Ensure the success of your Autumn corporate events!

Ensure the success of your Autumn corporate events!

Autumn is often the time when team-building events, seminars and workshops – either commercial or internal – are organised. Planning these professional events is rarely the only role of the person in charge, who is left with many things to think about within a generally very short time. Here are some ideas on how to make your event a success and how best to plan it.

Content:

  1. Sending out invitations
  2. Planning the day
  3. Reviewing the event

1. Sending out invitations

The first step of event planning is to set the date, the format and know how many people are expected to attend!

Be careful with your invitations. For an internal event, invitations can be informal and sent by e‑mail or using the company’s internal communication channel (intranet, messaging platform, etc.).

For a commercial event aiming at reaching prospects and partners, you should customise your invitations, send them early and follow up with reminders. For instance, you could send a “Save the Date” then a reminder several weeks before the event (remember that emails start piling up as soon as everyone is back from summer holidays). Specifying the person’s first and last names and adding a unique or personal touch can make the difference for the guest and his/her perception of the event.

Generate interest with the programme (theme, entertainment, special guests …).

On your registration platform, use a form (a short one, we do not want to lose guests due to too many questions) to learn more about your guests: their company, their role, how long have they been in that role, their availability – if you have several possible dates – any activities and workshops that might interest them … In order to better understand expectations and give you a good foundation for planning and communication of your event thereafter!

For instance, if you have already planned sessions, workshops or discussions, you can create a registration platform for each session to be able to increase – if necessary – the number of workshops if attendance is high or, conversely, reduce their length and review the format.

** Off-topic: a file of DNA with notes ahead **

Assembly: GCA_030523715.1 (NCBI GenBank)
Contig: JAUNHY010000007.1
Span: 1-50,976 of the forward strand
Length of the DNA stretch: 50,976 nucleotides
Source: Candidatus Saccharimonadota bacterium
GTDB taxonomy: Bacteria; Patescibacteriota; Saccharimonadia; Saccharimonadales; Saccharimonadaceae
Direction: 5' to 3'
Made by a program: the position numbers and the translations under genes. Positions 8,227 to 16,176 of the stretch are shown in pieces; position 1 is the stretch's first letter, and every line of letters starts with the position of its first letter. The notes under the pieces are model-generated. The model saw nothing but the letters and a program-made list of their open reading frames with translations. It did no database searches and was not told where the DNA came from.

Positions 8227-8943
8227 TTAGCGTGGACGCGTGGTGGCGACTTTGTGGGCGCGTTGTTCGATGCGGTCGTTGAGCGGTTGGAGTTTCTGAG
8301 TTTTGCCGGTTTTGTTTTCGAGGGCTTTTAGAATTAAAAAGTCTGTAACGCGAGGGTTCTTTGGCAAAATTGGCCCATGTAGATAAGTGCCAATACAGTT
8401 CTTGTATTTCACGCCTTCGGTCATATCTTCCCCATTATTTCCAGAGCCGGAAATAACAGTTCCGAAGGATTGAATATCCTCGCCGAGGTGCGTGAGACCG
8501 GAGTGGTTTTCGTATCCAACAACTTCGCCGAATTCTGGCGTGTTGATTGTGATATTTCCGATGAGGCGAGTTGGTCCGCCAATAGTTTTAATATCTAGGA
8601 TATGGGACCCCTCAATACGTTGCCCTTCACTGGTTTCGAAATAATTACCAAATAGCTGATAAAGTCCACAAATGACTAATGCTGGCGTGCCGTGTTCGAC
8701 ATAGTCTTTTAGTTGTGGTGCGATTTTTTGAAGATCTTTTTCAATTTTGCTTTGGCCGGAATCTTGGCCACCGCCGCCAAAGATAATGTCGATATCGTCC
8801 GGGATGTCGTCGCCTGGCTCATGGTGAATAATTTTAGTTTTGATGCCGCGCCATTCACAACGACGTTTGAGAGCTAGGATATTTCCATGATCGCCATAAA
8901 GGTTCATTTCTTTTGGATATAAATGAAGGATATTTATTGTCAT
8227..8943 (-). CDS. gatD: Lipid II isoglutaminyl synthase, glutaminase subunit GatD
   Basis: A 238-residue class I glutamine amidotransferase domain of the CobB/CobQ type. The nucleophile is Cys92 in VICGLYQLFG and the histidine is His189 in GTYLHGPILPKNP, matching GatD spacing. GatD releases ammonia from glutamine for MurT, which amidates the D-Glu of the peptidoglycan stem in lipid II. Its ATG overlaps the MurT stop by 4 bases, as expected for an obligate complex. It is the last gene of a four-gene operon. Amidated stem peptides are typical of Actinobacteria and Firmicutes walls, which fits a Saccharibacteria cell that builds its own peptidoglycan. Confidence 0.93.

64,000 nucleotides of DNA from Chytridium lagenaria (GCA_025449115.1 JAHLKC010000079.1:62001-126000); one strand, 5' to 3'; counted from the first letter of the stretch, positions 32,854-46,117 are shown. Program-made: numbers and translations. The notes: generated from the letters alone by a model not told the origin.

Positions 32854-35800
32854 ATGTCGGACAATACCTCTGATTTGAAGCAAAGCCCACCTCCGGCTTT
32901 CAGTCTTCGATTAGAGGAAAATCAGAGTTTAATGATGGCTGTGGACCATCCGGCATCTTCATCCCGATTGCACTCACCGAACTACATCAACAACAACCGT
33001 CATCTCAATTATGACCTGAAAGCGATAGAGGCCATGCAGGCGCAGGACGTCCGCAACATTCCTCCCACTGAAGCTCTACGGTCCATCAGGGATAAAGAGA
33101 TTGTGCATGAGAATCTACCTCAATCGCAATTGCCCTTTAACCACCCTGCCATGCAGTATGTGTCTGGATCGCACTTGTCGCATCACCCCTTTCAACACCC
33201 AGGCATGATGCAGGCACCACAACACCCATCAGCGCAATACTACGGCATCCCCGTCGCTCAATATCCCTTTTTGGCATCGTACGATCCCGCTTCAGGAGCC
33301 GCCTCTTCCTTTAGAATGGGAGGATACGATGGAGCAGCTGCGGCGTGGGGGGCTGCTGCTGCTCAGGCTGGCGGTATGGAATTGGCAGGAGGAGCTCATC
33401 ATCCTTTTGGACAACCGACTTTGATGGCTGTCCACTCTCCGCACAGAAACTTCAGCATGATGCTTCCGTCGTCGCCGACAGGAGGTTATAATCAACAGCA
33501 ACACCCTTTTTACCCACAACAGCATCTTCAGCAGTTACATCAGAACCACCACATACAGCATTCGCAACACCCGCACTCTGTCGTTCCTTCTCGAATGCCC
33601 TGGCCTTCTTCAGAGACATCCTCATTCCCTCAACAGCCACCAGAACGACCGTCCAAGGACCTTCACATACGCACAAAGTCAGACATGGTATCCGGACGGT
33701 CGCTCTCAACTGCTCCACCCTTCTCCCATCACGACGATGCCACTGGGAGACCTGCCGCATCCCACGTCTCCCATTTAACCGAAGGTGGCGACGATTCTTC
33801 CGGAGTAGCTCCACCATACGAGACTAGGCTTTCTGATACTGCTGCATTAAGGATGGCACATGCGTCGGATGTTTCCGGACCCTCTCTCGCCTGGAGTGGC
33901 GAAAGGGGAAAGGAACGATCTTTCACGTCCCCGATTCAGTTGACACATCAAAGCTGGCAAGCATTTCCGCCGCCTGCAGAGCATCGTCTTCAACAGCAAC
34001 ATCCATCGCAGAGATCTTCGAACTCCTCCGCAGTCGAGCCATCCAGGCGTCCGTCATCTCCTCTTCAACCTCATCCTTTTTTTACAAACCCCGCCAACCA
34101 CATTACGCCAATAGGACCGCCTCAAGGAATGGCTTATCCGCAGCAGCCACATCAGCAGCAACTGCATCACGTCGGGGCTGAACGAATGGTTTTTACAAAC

2. Planning the day

Your event’s format will depend on its purpose – it can last one evening, half a day or a couple of days. These elements will help you define the venue, the schedule, and the service providers necessary for your event.

Your guests do not know each other? This is an opportunity to encourage meetings and discussions. Think about creating networking spaces and entertainment to encourage interactions and team-building. An app or an interactive game can be a good tool to gamify your event, get people to know the company better and challenge the teams.

For your prospects, present your services and your products in a unique way whether using a performance or interactive spaces. It can be interesting to combine two types of presentations: something unique and a second, more conventional one, for those who would rather see a presentation in a keynote format. This will allow you to communicate comprehensively.

Presentations and speeches are expected? Keep it simple and promote exchange, avoid very formal PowerPoint decks. Many new solutions exist now to liven up your meetings, share and interact as a team, even when people are spread out around the world without having to link PowerPoint and Skype in conference mode!

Use social media to increase your exposure and encourage content sharing, your collaborators and participants will be your best ambassadors. Engagement is created through entertainment, so this is essential.

Do not underestimate the importance of breaks, be it breakfast, lunch or cocktail and buffet in the evening. These moments will allow you to create a personal touch and warm and friendly moments using food-trucks, caterers, unique booths, or music. This is the key moment of the event in terms of participant experience. Remember to take the time to find the right service providers, to brief them and to plan all the logistics around those moments: how do they set-up in relation to the space? What are their schedules?

3. Reviewing the event

At the end of the event, you should thank everyone and use this opportunity to ask for feedback: What were the moments and activities they liked? What improvements could be made? Would they like a new edition the following year?

We recently spoke about this: the importance of insights and data is proven. The data and feedback you will collect is essential to take stock of your event and define what improvements should be made for your next events. They will also allow you to get in touch again with potential prospects, to customise your messages according to the topics they preferred (Which booths did they stop at? Which speaker did they see? Did they network?).

You can retrieve this information in the forms filled at registration but also during the event itself by asking for feedback.

We could talk to you about organ­ising profes­sional events for hours, but there comes a time when you have to take action. Discover all the features of our online ticketing and regis­tration, access control and cashless payment solutions by clicking below:

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